You’ve Failed as a Recruiter…. Congratulations!!

Originally posted on Bulls Eye Recruiting

You are a recruiter…. you are going to fail.

The old saying goes: “The only thing certain in life is death and taxes”. It’s time we add a third option to that list: failure. Failure in life is as inevitable as the sun coming up tomorrow. Look back at your life and I can assure you there has been a time where you have failed at something. In no career is that as true as it is in recruiting. For sake of argument let us just agree that recruiting is essentially sales. You have found a product (candidate) that you are trying to get accepted by an end user (hiring manager). In recruiting the product is the most unreliable out there. Our product thinks, acts and makes decisions for itself. So regardless of how great your sell is to the end user, the product is the one who really is making the decision.

I bring this up, because this unreliability increases the odds of failure. For example, if you are selling widgets, there only has to be two parties who ultimately are involved in the decision making process (salesperson and client). When your product thinks for itself there now are three parties involved(salesperson, client, and product) and the odds of a sale falling through increase.

I recently started reading a book by John Maxwell titled“The Winning Attitude”. In this book he focuses on how failure in life is inevitable. One of the lines he uses about failure is “To accept failure as final is to be finally a failure”. Meaning if youultimately give up and accept failure, then yes you indeed have failed. But if you do not accept that failure and continue to move on, then you will succeed. That is important in recruiting because failure can happen at any time and often. If you learn from those mistakes and move on, you are that much better off.

Early on in my career I was given this piece of advice: “Control what you can control”. It is such a simple sentence but it can hold so much weight. In recruiting things are going to be out of your control. Candidates will accept counter offers even when they said they wouldn’t, hiring managers will change their mind at a moment’s notice without any real reason and funding for that position will just go away. Worrying over those things does not do you much good. However the things you can control will help determine your success. Below I highlight a few of those things.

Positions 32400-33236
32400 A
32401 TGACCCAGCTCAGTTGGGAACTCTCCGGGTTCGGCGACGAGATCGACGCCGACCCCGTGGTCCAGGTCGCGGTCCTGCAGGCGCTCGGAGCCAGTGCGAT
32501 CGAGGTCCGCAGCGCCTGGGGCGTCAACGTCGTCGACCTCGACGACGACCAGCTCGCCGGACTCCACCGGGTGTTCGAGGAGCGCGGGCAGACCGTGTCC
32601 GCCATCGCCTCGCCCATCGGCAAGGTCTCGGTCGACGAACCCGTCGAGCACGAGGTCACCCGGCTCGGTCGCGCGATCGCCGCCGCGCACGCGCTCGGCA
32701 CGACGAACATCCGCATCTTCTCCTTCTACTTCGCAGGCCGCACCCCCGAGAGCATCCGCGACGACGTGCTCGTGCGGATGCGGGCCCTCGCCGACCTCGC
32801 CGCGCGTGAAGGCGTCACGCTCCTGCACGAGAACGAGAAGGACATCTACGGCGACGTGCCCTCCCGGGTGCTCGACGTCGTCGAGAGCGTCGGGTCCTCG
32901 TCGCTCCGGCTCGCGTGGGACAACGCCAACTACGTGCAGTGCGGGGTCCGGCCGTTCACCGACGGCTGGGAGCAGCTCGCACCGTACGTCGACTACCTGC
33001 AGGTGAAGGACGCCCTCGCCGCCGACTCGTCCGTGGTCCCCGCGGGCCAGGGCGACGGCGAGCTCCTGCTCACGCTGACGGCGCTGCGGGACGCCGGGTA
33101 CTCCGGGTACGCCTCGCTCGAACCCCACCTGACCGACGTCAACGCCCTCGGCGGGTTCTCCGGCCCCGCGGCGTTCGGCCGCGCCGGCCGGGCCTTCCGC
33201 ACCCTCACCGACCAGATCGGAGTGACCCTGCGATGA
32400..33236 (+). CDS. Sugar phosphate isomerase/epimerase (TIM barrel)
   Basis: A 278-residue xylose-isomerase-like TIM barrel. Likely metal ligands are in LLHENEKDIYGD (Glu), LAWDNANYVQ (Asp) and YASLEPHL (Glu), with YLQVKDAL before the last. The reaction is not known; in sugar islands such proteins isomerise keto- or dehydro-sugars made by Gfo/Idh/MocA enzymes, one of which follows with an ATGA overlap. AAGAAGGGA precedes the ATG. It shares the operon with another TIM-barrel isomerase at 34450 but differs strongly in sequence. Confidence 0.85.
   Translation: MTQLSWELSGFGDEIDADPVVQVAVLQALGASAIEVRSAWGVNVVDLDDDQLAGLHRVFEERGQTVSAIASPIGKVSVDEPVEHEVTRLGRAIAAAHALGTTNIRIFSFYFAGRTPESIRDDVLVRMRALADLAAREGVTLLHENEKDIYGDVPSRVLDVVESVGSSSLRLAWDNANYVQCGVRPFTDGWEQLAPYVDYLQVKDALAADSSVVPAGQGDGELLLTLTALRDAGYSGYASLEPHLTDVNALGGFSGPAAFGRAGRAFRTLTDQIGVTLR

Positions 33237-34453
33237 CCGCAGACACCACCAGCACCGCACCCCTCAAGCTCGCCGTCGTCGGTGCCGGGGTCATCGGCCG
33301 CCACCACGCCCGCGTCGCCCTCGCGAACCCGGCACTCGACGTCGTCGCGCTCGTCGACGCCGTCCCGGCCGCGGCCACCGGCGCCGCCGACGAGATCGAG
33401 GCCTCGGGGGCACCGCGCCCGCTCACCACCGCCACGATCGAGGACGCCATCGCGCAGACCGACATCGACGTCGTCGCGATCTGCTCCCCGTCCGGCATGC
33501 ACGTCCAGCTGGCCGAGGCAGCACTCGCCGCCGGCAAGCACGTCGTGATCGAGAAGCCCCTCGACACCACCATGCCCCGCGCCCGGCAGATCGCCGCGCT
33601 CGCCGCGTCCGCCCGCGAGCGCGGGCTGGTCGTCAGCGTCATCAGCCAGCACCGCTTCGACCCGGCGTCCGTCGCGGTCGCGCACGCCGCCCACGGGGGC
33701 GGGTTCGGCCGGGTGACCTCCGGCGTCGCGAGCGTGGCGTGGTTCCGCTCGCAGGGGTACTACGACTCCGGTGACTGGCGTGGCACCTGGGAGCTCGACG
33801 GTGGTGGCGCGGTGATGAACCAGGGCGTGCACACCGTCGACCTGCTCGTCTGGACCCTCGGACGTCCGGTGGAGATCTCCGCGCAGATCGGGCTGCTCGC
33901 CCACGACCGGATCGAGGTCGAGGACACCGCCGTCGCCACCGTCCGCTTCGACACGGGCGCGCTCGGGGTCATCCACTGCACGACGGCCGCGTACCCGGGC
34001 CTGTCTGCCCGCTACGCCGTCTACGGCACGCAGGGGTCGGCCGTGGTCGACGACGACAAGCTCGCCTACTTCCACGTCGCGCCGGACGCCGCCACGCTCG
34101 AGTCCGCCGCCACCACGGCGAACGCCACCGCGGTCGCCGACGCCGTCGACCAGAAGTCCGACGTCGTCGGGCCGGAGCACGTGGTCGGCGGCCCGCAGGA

Things we can control:

  • Work Ethic
  • Our recruiting process- how thorough you are
  • Managing expectations with candidates and hiring managers- do not sugar coat anything
  • Aligning candidates with the right career opportunities, and not just getting a warm body
  • Constant closing- making sure during every step of the process that it is an ideal match for both the hiring manager and the candidate. Things can change at a moment’s notice and we need to be prepared.

Things we cannot control:

  • How a candidate will act on an interview
  • A candidates decision making process
  • A client changing requirements of a job throughout the interview process
  • Candidate control- This term is popular in the field, and it truly does not exist. It should be renamed “Candidate Influence”

If you do your due diligence from the beginning and throughout the hiring process your odds at failure will decrease. Notice how I said decrease, not go away completely. No matter how well you handle the process, ultimately you will still fail. And that is OK, failure in anything is normal. Your job as a recruiter is to try and decrease the odds of failure.

So how can we decrease those odds?

  • Work Hard. Just like training for a marathon doesn’t happen in a day, neither does succeeding in this industry. You must hone your craft and put in the work mandatory for success.
  • Be honest to all parties. If a hiring manager has told you that X, Y and Z skill sets are mandatory for that role, do not try and put in a candidate with only X. If a candidate refuses an important part of the jobs responsibilities, do not try and convince them otherwise. (Unless of course there are other outside factors that significantly make up for that).
  • Be ethical. Yes there are some shady people out there who can succeed. But it will catch up to them eventually. I have seen it countless times, and the unethical will always get caught.

Remember, “to accept failure as final is to be finally a failure”. Just because you have failed in your recruiting career, does not mean that is how it should end. If you are having any doubts about yourself in this industry go reach out to the first recruiter you see, and you can each talk about your failures all day long. Failure happens, congratulations.
Read more at http://bullseyerecruiting.net/youve-failed-as-a-recruiter-congratulations/#eY5ALG7hBcP4fkSO.99

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